Digital currency replaces pocket money
Parents are increasingly choosing to pay their children in digital currencies rather than giving pocket money, according to a recent survey. The survey finds that over a quarter of parents have paid their children in digital currencies to be spent on gaming sites such as Minecraft or Moshi Monsters, or in online stores such as iTunes. Approximately four in ten parents say they never give their children pocket money, but instead transfer funds to a savings account in their child’s name. A third of parents say they prefer to transfer money to the child’s spending account. These findings reflect, to a large extent, changes in children’s spending behaviour as they increasingly appear to prefer digital subscriptions or downloads, to physical toys and sweets.
Festival of Code helps to prepare children for their future employment
27th of July was the start of the Festival of Code, a week long event allowing young code writers to come together and collaborate, with the aim to showcase their talent to the rest of the country. With 66 festival centres across the UK, and over 1,000 young people expected to take part, the festival hopes to highlight the best and brightest young coders of today. Although the festival is UK based, with the final showcase being held in Birmingham, it is open to international entries through online submissions; young people from the USA, Germany and Kosovo have travelled to the UK to take part. Organisers and sponsors of the festival argue that these events are vital to promote the development of coding skills among young people since coding and an understanding of computational thinking is expected to become an ever-increasing part of everyday life, and a key skill for the future work force.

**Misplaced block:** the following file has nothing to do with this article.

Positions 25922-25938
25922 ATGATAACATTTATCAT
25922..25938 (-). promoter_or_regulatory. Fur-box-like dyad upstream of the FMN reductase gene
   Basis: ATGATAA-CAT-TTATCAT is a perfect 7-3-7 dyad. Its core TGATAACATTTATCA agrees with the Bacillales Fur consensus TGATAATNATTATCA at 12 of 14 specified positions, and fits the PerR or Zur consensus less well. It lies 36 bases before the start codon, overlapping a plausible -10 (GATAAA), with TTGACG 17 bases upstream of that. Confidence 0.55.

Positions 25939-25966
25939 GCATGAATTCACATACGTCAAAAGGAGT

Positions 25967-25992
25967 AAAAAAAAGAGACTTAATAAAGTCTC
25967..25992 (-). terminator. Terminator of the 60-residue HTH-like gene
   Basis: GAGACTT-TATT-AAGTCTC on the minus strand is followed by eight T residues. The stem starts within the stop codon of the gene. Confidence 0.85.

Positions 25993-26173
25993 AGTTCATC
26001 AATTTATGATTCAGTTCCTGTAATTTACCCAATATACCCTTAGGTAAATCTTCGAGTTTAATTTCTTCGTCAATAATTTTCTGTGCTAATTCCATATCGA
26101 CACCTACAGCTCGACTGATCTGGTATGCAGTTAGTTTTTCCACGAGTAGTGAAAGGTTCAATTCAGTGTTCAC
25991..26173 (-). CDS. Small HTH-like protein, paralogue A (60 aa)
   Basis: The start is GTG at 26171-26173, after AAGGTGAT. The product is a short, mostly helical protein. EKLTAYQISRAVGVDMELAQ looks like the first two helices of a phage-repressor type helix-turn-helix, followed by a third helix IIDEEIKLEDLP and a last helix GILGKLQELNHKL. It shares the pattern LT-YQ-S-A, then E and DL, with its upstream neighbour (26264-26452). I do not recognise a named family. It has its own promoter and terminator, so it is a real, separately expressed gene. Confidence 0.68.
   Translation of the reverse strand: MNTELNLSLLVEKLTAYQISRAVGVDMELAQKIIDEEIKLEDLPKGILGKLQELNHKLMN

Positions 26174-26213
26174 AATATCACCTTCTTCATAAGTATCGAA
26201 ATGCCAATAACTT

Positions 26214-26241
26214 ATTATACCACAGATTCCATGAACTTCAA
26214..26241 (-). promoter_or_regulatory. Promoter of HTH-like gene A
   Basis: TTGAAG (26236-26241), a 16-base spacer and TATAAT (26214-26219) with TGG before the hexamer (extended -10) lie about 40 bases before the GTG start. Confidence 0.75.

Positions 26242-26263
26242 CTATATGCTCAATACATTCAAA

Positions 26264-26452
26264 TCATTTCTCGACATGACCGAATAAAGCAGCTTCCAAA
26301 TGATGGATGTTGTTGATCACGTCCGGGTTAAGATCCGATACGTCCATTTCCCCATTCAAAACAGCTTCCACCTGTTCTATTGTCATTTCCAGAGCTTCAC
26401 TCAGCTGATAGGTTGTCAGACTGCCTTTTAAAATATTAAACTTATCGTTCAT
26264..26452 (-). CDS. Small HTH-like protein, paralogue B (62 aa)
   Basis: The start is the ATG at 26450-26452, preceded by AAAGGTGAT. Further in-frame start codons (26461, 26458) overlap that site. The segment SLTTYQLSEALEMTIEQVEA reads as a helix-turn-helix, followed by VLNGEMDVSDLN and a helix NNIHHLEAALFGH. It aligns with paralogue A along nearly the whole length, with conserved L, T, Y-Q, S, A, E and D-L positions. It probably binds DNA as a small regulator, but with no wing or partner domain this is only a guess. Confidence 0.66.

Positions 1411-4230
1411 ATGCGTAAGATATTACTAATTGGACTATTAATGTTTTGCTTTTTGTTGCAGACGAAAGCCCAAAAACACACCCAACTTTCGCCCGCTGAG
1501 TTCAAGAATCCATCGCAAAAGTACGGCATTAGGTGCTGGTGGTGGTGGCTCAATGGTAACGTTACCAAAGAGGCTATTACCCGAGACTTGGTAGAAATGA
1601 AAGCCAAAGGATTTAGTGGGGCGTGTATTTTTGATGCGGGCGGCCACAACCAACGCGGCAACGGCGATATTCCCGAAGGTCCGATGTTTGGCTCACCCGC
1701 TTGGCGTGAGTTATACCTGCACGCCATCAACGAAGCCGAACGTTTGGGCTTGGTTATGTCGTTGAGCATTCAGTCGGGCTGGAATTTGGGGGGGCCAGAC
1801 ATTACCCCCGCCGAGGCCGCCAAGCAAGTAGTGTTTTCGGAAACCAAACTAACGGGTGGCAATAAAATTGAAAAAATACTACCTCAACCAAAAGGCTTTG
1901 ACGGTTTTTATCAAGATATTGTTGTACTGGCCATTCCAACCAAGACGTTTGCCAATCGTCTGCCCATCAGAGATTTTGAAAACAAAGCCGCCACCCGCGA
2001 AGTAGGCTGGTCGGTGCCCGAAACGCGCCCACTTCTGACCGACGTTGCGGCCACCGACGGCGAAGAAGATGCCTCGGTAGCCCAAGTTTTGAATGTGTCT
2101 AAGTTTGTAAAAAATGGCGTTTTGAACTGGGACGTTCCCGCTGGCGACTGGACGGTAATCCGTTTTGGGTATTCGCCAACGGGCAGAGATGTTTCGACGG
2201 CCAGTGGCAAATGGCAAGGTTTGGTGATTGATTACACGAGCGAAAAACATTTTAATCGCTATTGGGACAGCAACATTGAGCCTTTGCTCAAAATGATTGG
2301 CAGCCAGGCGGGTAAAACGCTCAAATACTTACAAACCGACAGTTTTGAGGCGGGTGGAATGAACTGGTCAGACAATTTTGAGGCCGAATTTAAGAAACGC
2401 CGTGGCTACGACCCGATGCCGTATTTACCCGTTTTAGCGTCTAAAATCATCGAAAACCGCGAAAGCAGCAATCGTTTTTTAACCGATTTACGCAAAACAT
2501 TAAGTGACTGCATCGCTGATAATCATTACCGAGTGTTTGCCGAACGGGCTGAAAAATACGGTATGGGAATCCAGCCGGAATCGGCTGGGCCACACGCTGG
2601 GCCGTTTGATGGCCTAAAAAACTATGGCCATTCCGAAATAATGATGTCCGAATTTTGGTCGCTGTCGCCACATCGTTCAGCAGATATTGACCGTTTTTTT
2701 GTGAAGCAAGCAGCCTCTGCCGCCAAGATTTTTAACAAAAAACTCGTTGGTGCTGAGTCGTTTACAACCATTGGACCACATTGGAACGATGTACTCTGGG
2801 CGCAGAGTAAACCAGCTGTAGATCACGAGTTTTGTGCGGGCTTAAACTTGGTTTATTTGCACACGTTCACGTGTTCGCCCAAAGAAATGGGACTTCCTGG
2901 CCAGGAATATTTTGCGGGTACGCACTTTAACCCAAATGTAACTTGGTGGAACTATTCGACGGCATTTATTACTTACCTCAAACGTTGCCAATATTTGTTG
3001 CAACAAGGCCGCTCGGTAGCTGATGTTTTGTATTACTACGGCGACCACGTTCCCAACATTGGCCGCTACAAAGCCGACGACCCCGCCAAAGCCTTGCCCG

Lego’s Future Lab designs prosthetic arm for children with disabilities
A new mechanical prosthetic limb for children has been created by Lego’s Futures Lab, in collaboration with the award winning designer Carlos Arturo Torres. The IKO prosthetic can be customised and allows a child to build and attach Lego based mechanical elements to it. According to Torres, the prosthetic aims to combat negative connotations and reduce the feelings of isolation or embarrassment children living with prosthetics may experience. Torres aims to help these children explore their creativity and create something they are proud of through using the IKO limb. The designer is hoping to convince other companies such as Nintendo, Mattel, Marvel and GE to create similar products and accessories for the prosthetic arm in order to help children with disabilities .